The University of Greenwich is under fire after it accidentally posted sensitive information on postgraduate students including details on health issues to its public-facing website.

The incident appears to have breached the Data Protection Act and watchdog the Information Commissioner’s Office (ICO) is said to be investigating.

The matter was brought to the attention of the BBC by a student at the university who came across the information through a simple Google search.

Details included students' names, addresses, dates of birth, mobile phone numbers and signatures, alongside minutes from a university committee governing research students.

These notes apparently included information on mental health and other medical problems as well as details of one student whose brother was fighting in a Middle Eastern army – with references made to an asylum application, the BBC claimed.

Emails between staff and students were also said to have been exposed online.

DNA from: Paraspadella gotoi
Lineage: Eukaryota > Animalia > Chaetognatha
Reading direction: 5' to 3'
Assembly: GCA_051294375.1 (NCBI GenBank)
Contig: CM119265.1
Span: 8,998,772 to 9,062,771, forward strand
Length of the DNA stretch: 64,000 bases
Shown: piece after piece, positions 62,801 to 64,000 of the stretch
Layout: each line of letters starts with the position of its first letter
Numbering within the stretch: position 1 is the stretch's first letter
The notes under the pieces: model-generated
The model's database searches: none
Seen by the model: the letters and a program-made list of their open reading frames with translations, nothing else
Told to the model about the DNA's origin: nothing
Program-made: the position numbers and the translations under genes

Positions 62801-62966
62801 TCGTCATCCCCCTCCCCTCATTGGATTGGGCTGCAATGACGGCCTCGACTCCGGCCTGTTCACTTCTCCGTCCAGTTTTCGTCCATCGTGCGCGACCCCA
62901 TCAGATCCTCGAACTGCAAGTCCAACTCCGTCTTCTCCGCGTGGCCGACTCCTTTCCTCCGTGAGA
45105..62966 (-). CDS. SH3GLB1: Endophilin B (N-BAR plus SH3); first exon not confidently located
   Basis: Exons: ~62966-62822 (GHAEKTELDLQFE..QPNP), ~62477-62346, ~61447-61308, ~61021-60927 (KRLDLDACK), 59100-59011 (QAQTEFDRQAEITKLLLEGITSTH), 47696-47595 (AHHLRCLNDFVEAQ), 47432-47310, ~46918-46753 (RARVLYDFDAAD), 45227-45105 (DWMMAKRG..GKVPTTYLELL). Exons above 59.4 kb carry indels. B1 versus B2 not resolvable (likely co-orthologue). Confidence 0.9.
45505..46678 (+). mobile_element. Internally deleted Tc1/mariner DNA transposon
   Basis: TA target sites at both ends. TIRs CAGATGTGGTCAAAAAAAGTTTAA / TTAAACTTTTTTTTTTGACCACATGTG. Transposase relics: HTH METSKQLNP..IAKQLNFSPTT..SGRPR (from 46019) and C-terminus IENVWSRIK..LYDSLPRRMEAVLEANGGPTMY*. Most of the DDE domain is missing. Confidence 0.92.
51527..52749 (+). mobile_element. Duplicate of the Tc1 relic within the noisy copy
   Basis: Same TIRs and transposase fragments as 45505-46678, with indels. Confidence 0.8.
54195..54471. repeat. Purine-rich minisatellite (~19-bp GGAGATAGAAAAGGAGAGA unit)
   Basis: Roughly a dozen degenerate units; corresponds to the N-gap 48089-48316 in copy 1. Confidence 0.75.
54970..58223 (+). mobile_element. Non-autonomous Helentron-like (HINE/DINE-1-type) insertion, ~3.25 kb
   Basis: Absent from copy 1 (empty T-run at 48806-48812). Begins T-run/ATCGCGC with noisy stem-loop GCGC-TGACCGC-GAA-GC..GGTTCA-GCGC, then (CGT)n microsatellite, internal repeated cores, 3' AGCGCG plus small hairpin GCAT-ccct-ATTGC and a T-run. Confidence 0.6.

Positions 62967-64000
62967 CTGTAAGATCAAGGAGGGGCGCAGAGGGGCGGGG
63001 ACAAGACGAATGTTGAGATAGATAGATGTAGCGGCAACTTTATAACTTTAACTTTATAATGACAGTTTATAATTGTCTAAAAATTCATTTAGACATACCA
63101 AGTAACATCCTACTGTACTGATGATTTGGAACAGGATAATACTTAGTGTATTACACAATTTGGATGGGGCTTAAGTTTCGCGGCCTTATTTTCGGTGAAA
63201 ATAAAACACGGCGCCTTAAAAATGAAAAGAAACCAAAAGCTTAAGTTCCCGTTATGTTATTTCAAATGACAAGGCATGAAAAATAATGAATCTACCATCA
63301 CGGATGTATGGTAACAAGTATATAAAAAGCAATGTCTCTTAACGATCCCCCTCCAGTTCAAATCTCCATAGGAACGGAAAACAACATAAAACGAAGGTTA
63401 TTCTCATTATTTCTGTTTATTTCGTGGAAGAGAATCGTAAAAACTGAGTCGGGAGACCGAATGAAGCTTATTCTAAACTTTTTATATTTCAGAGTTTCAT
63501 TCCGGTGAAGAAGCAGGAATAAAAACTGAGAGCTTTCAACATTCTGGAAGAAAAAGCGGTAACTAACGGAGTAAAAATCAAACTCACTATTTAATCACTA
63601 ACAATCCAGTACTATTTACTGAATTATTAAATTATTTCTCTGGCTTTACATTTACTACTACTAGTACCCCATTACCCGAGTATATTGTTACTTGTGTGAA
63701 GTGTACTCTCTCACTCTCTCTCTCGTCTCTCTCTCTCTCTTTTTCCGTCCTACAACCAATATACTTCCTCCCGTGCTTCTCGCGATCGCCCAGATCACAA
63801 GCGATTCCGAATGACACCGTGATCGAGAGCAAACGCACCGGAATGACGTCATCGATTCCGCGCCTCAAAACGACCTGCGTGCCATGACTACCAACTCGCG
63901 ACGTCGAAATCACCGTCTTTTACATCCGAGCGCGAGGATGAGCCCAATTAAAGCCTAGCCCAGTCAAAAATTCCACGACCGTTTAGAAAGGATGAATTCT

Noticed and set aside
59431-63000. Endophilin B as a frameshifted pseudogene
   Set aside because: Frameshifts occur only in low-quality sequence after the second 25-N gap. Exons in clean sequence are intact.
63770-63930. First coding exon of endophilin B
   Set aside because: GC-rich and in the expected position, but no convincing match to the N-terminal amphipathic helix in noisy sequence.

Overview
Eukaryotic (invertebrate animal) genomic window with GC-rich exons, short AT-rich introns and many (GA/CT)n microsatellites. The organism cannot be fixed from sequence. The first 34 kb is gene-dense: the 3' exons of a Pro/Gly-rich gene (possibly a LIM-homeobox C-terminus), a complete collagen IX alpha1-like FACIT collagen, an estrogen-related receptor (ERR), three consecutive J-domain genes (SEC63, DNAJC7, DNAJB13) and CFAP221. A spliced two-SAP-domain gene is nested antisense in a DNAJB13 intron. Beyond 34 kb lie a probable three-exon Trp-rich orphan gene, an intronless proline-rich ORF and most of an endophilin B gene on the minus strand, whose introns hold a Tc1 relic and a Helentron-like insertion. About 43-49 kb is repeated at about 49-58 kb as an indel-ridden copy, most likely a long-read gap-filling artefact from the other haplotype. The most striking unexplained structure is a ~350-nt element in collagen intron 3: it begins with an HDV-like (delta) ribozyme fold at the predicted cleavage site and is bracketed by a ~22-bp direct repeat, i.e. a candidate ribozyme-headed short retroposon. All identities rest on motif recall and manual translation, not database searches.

The university has contacted Google to remove cached copies of the data from the web, and apologized for the error.

"This was a serious error, in breach of our own policies and procedures. The material has now been removed. This was an unprecedented data breach for the university and we took action as quickly as possible, once the issue came to light,” said secretary Louise Nadal.

"At the same time, I am also conducting an investigation into what went wrong. This will form part of a robust review, to make sure that this cannot happen again. The findings and recommendations of the review will be published.”

Experts were quick to highlight the case as a failure of policy and procedure.

Michael Hack, senior vice president of EMEA operations at Ipswitch, argued that forthcoming European data protection regulations will levy severe financial penalties on this kind of thing in the future if it’s found to stem from negligence.

“Whether private or public sector, when it comes to securing, storing and sharing confidential data, organizations must make sure they have the right policies and process in place,” he added.